Stall Walls

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The images in this gallery will demonstrate the variety of designs and materials.  There are a few principles to stall walls.  They must be durable so that a kicking horse will not punch a hole through it with a kick.  I have seen plywood and canvas used and have seen the hole made by a kick.  Damage can occur to the horse on the other side if in the way.  Damage can happen to the kicking leg.  Once I saw a horse kick through plywood AND sheet metal, leaving a hole through both. Miraculously the horse had no damage.  Not even a hair was missing.

While not principles, there are other things to look for in a stall wall.  Ventilation between stalls is good when all horses live in a closed community.  However, the ability of a new horse to cough and sneeze through a vent between stalls helps to spread diseases.

Most horses like to see other horses and require this ability.  On the other hand, some horses do better behind solid walls.  This can be especially true when feeding horses or when you have a stallion on one side and any other horse he might like or dislike on the other side.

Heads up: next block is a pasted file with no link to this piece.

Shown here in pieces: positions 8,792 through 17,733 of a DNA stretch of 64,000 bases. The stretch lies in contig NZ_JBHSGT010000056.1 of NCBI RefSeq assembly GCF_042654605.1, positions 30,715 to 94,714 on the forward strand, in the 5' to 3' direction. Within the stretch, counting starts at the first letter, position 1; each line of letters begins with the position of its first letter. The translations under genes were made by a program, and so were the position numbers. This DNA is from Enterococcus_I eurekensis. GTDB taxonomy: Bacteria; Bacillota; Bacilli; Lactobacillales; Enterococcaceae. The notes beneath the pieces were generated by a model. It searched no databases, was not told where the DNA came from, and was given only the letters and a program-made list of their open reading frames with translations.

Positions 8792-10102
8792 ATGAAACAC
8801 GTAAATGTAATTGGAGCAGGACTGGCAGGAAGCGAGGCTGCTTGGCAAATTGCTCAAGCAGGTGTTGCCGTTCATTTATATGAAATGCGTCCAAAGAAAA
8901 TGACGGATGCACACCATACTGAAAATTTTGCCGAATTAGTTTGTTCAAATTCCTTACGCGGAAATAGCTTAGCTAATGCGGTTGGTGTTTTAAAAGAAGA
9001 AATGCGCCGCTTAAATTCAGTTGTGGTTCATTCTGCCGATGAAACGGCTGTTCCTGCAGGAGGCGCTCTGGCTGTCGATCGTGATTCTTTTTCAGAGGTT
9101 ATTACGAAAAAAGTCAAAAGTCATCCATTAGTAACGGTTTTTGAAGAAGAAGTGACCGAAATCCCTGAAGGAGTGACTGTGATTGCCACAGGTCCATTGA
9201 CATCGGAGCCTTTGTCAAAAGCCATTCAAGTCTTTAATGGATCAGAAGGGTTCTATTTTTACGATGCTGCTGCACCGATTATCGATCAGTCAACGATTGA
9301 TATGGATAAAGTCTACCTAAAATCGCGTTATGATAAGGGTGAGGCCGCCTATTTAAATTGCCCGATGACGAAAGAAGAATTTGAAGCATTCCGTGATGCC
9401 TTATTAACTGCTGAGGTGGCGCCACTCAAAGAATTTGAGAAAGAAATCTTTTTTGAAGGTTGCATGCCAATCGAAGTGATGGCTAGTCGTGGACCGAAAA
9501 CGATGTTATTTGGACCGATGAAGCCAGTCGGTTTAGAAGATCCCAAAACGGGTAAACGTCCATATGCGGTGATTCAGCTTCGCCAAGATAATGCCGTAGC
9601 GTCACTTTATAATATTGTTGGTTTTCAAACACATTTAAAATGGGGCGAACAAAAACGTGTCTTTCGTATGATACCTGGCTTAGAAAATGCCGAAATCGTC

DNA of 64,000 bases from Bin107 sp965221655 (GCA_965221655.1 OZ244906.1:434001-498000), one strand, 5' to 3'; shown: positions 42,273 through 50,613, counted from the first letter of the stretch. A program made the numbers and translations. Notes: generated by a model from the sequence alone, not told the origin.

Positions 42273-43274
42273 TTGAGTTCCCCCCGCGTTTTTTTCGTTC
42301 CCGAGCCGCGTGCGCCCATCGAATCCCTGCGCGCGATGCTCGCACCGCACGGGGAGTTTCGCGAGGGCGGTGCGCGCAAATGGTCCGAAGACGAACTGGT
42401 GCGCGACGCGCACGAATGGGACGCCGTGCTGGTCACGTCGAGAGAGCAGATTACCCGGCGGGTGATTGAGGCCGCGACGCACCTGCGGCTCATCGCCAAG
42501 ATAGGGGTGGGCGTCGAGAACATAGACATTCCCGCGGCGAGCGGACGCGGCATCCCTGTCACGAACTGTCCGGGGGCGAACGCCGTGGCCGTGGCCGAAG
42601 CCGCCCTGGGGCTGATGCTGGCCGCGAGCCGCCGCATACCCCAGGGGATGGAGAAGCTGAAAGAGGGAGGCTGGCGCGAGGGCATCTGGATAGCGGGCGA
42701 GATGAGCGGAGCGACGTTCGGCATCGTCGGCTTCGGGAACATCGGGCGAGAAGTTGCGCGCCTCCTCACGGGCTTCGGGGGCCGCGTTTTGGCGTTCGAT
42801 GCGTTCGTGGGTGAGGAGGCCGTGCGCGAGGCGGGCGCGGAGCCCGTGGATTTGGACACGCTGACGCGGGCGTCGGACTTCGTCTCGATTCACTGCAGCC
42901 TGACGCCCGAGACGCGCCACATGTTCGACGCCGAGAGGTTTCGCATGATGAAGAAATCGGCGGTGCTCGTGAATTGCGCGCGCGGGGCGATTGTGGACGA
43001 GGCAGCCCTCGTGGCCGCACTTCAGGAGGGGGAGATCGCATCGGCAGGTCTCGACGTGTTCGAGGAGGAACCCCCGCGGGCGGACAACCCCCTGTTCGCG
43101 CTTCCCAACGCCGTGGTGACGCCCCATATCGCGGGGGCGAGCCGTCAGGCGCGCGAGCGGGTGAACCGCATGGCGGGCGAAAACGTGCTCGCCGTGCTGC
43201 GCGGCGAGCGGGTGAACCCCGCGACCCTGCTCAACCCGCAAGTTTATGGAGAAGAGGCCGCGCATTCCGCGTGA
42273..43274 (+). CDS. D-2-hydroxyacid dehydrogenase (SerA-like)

When selecting a way to provide vision or ventilation, you need to decide if the adjacent horses will be allowed to touch each other.  A half-wall is ideal for friends but out of the question for horses attacking each other.  I used hog paneling between my stalls which was ¼ inch (6.3mm) solid galvanized steel.  It never was damaged in decades of use, and because it was placed on top of a half wall, no horse could kick it.

Solid walls made of hardwood, thick softwood, or cinder block are suitable materials.  If you haven’t read about sandwich boards, please do now.  The stacked boards mustn’t be allowed to move individually.  However, if the boards are nailed to the frame at each end and tongue and groove boards are used, then sandwich boards are unnecessary.

I have seen galvanized steel sheeting covering thick plywood used by some commercial barn kits.  This seems to work, but these eventually rust through exposing sharp edges.

Most stall walls eventually become a place to hang things such as salt licks and hay nets.  These are now things that can injure a horse or the people working with them, especially when they break or rust, developing sharp edges.  I have also seen nails and screws driven from the other side of the stall wall penetrate and extend into the stall.  Not only do these rip skin, but they also ruin a lot of shirts (personal experience).

One last thing.  If you make a double wall between 2 stalls or between a stall and a barn wall, there is a place for rats to live.  If you place rat bait that kills the rats, they often die between these walls.  This stinks.  If you can, seal this gap or don’t create it.

Related Material

Stall Wall Sandwich Boards

 

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